In the Free State province of South Africa they have found a new dinosaur specimen named Ledumahadi mafube. It is a close relative of the famed brontosaurus, who walked on all fours, anticipating the style of locomotion perfected by it.
Its name comes from one of the 11 official languages of South Africa, Sesotho. It means 'giant thunder at dawn’.
This plant-eating dinosaur dates back much farther than its relatives in the prehistoric past of the first Jurassic.
"It shows us that even 200 million years ago, these animals had already become the largest vertebrates that ever walked the Earth," says Jonah Choiniere of the University of the Witwatersrand in Johannesburg, South Africa, the institution leading the research. published in the journal Current Biology.
Choiniere explains that he first saw the specimen after his student and first author on the work, Blair McPhee, showed him the bones in 2012, shortly after Choiniere moved to South Africa.
"Blair told me how important he thought it was and even showed me that some of his bones were still sticking out of the rocks in the field!" He recalls. Together, they and a team of scientists began excavating the skeleton over a period of years.
Ledumahadi was twice the size of a large African elephant
It was obvious that Ledumahadi was quite large. Researchers estimate that it was the largest land animal that existed on Earth when it lived. The discovered specimen represented an adult of about 14 years of age. Most likely, it weighed about 12 tons and was 4 meters high from the hip.
“Its name reflects the large size of the animal, as well as the fact that its lineage appeared in the origins of the sauropod dinosaurs. It honors the recent and ancient heritage of southern Africa, ”says Choiniere.
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"The first thing that struck me about this animal is the incredible strength of the limb bones," says McPhee. 'It was about the same size as the gigantic sauropod dinosaurs, but while the limbs of these animals are quite slender, those of Ledumahadi are incredibly thick. To me, this indicated that the path to gigantism in sauropodomorphs was far from easy, and that the way in which these animals solved common life problems, such as eating and moving, was much more dynamic within the group than is known. I thought previously, "he adds.
The Quadruped Evolution of Dinosaurs
Knowing the biology of these extinct animals is extremely difficult. To determine whether it walked on two legs like its ancestors or four, the researchers had to develop a method that uses the measurements of current animals. The method consisted of calculating the thickness of Ledumahadi's limbs to infer his weight and the number of limbs that that weight had to have supported.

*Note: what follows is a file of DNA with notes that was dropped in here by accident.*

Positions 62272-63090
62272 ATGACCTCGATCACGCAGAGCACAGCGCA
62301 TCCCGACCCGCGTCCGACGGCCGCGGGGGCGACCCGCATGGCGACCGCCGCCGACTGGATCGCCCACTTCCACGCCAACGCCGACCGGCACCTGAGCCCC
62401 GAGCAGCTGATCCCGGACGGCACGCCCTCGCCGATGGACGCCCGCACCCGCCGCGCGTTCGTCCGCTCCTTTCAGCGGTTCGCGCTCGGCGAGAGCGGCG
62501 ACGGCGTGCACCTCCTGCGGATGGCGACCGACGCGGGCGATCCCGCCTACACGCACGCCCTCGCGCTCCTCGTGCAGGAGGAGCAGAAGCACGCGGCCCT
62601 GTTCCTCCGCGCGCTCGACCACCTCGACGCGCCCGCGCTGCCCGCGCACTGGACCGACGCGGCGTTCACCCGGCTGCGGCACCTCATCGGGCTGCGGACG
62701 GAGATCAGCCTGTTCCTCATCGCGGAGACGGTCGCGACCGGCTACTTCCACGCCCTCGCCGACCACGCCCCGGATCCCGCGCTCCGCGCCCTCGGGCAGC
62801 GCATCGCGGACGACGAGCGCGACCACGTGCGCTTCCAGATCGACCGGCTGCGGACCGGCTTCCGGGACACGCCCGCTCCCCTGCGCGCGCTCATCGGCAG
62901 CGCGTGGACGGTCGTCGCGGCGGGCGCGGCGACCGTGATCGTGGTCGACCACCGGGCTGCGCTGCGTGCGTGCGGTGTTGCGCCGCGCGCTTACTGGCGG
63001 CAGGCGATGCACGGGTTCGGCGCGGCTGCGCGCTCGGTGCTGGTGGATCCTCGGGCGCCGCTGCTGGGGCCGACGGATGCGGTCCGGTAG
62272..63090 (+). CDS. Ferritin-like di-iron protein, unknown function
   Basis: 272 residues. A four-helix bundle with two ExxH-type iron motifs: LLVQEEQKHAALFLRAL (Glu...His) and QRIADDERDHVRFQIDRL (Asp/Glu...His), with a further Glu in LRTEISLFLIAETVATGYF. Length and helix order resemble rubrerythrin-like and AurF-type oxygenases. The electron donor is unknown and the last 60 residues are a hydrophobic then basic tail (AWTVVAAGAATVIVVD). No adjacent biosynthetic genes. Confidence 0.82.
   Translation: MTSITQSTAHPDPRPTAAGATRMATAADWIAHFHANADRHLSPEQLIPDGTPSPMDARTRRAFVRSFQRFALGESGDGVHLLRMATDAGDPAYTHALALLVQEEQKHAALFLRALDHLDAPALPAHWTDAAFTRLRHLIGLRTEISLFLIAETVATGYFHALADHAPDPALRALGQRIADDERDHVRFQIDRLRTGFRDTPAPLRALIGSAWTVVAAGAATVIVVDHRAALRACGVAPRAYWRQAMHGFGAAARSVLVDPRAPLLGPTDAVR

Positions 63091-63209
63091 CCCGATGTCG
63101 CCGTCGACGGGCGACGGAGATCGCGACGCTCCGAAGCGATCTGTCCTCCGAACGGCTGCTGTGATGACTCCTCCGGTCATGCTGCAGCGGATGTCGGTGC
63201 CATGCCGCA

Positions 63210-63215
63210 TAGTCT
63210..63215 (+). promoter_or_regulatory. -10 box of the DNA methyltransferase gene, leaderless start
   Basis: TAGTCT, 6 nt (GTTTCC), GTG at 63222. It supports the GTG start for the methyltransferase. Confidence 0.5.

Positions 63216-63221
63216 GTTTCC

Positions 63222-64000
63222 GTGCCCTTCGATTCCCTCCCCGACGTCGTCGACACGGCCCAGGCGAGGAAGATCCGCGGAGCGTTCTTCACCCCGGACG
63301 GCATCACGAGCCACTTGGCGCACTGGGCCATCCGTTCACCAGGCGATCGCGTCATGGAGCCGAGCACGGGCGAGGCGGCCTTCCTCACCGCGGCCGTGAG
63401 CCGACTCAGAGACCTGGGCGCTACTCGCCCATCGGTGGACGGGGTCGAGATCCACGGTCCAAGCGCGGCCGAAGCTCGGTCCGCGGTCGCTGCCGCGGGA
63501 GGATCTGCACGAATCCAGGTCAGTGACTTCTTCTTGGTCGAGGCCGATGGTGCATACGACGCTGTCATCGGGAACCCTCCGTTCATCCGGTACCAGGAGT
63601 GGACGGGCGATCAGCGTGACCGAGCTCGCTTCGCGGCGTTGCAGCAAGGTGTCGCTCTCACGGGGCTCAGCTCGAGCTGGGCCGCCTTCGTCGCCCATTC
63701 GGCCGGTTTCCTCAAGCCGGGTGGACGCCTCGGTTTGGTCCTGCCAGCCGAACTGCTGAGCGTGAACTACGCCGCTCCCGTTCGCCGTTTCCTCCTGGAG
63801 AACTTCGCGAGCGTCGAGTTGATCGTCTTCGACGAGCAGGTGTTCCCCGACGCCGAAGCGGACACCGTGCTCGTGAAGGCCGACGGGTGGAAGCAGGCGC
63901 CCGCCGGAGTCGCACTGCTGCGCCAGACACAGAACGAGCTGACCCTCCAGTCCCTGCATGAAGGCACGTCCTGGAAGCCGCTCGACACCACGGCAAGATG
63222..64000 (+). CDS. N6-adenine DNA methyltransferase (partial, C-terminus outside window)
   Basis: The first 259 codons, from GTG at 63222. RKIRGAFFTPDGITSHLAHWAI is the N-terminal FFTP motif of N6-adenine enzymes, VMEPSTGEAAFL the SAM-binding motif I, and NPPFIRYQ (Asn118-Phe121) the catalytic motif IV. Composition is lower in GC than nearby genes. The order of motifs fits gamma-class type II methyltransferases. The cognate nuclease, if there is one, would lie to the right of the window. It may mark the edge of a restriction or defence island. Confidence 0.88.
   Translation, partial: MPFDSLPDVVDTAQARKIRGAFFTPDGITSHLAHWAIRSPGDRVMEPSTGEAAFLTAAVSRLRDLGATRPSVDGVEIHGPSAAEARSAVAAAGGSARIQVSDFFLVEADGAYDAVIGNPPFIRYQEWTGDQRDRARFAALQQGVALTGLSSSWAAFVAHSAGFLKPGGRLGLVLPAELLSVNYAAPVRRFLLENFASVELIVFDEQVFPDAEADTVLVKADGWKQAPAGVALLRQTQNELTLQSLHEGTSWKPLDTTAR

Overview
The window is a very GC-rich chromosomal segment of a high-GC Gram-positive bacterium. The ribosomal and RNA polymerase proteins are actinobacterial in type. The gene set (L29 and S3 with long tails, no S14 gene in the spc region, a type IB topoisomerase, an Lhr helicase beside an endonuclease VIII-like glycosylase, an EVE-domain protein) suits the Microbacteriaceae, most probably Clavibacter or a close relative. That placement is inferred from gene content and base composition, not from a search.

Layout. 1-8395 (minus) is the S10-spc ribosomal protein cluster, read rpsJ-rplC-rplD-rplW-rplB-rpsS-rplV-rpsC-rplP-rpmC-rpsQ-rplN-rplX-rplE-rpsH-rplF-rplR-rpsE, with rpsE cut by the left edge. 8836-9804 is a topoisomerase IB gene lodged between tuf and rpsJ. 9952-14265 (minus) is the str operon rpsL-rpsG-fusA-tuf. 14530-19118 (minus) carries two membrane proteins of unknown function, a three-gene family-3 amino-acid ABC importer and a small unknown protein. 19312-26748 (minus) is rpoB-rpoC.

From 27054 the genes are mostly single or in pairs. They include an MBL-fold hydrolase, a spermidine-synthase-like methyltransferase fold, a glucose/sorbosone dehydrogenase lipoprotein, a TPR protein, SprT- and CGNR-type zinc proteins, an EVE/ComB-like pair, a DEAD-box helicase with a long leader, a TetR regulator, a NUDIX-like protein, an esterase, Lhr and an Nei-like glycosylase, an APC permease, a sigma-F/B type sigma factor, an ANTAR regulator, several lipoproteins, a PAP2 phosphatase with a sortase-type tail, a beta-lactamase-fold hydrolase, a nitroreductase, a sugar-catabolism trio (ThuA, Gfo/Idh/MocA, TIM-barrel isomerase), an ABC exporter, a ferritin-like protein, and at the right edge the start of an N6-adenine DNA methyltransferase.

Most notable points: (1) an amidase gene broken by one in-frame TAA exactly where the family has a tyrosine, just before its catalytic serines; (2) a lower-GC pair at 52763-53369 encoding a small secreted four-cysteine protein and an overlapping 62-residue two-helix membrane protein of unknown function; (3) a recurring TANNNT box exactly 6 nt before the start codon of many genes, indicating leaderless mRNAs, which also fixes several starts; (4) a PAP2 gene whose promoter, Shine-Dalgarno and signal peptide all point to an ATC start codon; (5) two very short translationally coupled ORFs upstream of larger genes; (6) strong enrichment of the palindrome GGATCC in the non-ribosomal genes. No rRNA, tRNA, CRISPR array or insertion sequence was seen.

The team also showed that many pre-sauropod relatives got on all fours and that this body posture evolved more than once. Also, it appeared earlier than scientists thought.
“Many giant dinosaurs walked on four legs but had ancestors who walked on two. Scientists want to know more about this evolutionary change, but surprisingly, no one came up with a simple method to count how each dinosaur walked, until now ", says Roger Benson, of the University of Oxford (UK).
By analyzing the bone tissue of the fossil, Jennifer Botha-Brink of the South African National Museum in Bloemfontein established the age of the animal: “We can see through its fossilized bone microstructure that the animal grew rapidly into adulthood. The growth rings deposited annually on the periphery show that the growth rate had decreased substantially at the time of their death. ' This indicates that the animal had reached adulthood.
A species in time of transition
With the study of bone tissues it was also shown that Ledumahadi represents a transitional stage between these two main groups of dinosaurs.
«The evolution of sauropods is not as simple as we thought. In fact, it appears that sauropodomorphs evolved four-legged postures at least twice before they could walk with their limbs erect, which undoubtedly helped them to be so successful in an evolutionary sense, ”says Choiniere.
More broadly, the results show that millions of years before the tyrannosaurus or velociraptor appeared in the northern hemisphere, 'there was a thriving ecosystem of dinosaurs here in South Africa, at the bottom of the world, with 12-ton giants like Ledumahadi, tiny carnivores like the Megapnosaurus, the first mammals, some of the first turtles and many others ”, he concludes.
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